I’d like to introduce the SOTGC readers to my friend Rob Swain. Rob is the Director of Clinical Research for our Advanced Energy Division. Rob is one of two children and was born in Santa Ana, California. His parents married very young and, against all odds, have remained together and celebrated their 53rd anniversary this year. He went to Virginia Tech and ended up getting three consecutive degrees there, all in the same department. After obtaining a Ph.D. he got a job at Smith & Nephew in Memphis, Tennessee working in Orthopaedic research. His career in medical devices now spans over 20 years.
Rob and his lovely wife, Susan, met while at Virginia tech. They are proud parents of a son, Preston, who is nearing his junior year at Keene State College, in New Hampshire. Their daughter, Reed, will be a senior in high school next year. As far as hobbies go, he spends way, way too much time researching, is a wine connoisseur, and enjoys watching the Boston Red Sox.
I first met Rob when he came to work at Salient Surgical Technologies and I had multiple questions about a recent study that had come out about our technology, what I could, and could not talk about when discussing the parameters of the study, etc. He also patiently talked me out of scrapping my entire Doc Talk Segment I was writing, after the sixth brutal round through regulatory/compliance/legal/marketing/and Senior Leadership sigh off.
Unlike many “corporate clinical” people I have met, Rob has never tried “talking above” the sales team. He is always affable, responds
very quickly to questions from the field, and is always ready and eager to help us with medical education resources. There is always a smile on his face and he is truly one of the most patient and kind individuals I have met. I hope you enjoy his interview as much as I have enjoyed having the privilege or learning from his extensive expertise in his field.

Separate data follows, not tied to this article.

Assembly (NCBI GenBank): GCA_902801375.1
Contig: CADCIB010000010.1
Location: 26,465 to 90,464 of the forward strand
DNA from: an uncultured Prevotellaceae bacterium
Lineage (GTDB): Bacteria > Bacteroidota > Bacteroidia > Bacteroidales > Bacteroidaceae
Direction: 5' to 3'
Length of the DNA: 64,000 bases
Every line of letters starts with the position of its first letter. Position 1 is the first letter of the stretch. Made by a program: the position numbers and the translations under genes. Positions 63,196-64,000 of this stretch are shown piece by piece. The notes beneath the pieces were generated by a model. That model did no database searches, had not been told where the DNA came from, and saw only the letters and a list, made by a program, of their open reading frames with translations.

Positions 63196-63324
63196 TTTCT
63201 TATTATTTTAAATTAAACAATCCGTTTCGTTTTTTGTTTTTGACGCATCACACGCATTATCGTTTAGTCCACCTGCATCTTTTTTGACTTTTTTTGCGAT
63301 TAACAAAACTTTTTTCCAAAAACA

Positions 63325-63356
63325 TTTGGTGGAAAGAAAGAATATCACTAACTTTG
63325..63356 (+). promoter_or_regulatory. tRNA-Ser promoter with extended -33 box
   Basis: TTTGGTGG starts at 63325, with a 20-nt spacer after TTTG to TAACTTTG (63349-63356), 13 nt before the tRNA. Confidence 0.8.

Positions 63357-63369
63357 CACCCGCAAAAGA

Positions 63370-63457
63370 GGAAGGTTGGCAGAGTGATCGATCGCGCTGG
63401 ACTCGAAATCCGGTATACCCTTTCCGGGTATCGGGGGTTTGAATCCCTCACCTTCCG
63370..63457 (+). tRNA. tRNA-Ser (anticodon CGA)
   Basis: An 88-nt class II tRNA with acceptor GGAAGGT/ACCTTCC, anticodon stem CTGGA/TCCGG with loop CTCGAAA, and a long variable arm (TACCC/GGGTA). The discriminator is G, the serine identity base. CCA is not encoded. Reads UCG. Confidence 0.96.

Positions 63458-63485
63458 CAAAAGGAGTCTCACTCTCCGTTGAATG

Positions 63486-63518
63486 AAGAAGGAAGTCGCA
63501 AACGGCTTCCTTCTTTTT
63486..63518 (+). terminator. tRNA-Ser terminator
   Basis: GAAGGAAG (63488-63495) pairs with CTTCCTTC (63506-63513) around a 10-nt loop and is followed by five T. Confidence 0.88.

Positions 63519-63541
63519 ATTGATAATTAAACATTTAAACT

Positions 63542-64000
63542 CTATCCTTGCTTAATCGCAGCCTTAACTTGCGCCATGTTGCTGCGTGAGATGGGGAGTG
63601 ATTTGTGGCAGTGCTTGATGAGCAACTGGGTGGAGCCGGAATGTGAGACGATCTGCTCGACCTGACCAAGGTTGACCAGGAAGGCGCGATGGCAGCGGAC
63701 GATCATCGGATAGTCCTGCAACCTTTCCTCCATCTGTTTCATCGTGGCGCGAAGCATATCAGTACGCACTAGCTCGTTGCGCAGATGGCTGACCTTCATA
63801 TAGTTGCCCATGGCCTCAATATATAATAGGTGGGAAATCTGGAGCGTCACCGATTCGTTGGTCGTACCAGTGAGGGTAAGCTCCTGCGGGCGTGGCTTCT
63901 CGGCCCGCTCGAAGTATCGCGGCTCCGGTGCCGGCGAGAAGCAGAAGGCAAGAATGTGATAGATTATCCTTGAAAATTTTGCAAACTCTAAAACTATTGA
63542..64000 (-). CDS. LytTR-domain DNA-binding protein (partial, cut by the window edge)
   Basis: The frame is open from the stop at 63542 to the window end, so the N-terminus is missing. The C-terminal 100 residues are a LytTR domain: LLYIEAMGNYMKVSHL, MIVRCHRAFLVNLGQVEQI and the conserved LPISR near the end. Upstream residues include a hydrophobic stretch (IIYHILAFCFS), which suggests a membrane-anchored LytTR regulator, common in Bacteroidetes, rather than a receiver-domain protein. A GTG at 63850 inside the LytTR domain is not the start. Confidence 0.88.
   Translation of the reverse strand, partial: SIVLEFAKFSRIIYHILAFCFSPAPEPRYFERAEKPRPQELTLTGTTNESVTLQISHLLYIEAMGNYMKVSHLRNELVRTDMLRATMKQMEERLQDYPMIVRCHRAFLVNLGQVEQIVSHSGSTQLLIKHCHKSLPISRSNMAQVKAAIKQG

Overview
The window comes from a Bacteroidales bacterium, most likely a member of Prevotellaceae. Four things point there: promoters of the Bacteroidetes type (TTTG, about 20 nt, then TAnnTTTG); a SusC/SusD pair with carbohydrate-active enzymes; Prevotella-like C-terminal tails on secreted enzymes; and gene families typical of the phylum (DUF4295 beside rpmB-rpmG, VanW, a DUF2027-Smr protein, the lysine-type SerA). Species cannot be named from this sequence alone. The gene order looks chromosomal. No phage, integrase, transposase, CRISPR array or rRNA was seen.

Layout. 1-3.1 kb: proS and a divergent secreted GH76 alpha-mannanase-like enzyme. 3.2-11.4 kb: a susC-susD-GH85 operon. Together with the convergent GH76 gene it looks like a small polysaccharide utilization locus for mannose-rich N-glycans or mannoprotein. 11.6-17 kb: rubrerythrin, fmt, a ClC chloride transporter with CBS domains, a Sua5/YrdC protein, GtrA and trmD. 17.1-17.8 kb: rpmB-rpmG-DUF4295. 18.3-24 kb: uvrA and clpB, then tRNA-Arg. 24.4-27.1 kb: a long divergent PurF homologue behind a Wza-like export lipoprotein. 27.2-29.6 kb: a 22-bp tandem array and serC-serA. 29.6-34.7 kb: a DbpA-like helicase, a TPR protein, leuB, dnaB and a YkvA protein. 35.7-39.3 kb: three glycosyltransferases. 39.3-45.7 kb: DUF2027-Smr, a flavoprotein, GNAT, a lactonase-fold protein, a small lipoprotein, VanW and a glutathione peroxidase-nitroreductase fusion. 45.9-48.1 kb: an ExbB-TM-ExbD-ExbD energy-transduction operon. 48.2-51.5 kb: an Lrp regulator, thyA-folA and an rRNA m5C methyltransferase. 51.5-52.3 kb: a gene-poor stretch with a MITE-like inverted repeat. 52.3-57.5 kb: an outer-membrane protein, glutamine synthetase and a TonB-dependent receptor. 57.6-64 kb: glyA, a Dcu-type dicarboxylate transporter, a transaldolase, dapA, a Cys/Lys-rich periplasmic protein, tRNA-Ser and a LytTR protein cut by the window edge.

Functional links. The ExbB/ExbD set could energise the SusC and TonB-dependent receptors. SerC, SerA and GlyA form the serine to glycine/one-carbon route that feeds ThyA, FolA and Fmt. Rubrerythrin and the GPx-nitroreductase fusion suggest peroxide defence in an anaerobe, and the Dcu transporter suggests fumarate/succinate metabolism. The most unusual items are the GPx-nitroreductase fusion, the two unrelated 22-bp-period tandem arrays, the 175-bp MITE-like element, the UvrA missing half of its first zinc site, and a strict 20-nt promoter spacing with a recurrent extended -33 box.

What is the one trait you admire most in others?
I think the most infectious trait is joy. I so admire people who live their life with the recognition of its preciousness, and choose to marvel at the adventure instead of bemoan its temporal nature. I can’t help to think how my second choice, compassion, could possibly be in conflict with my first choice. I think it’s so important to recognize that life is hard for many people and to feel and commiserate in their struggle. But those who can combine both are rare and should be treasured.
What is the one trait you admire most in yourself?
I’d like to say my open-mindedness. I sincerely try to look at someone’s opposing viewpoint and I’ll consciously try to consider their viewpoint. I’m finding, however, that the older I get, the less open-minded I am becoming. Maybe this is a symptom of aging, where we think our experiences have informed us to such a degree that we are convicted in our thoughts (and opinions), when in fact, we’re just being intellectually lazy.
Which internal quality do you believe sets women back in the workplace?
I’d like to preface this with the fact that I am speaking in generalities – not specifics. I think the internal quality is a lack of confidence. In my experience, women can do everything men can do in the workplace and then some. Yet in a male-dominated industry like medical devices, it must be difficult for women to think they’re being heard. Again, in my experience, the most successful women are those who are brimming with self-confidence. You cannot ignore it.
Which external quality do you believe sets women back in the workplace?
Societal expectations. The male “captain of industry” is admired, even revered. The woman “captain of industry” is still largely second-guessed: “Are her priorities right? Is she really strong enough for the position?” This is infuriating. Today, I think an undercurrent of (American) society does not “trust” a women in a position of power; let me be clear that I think this is preposterous. I think this is the reason we haven’t yet had a woman as President. As we mature as a society, this will change, but not soon enough.
What is the hardest lesson for working women to learn?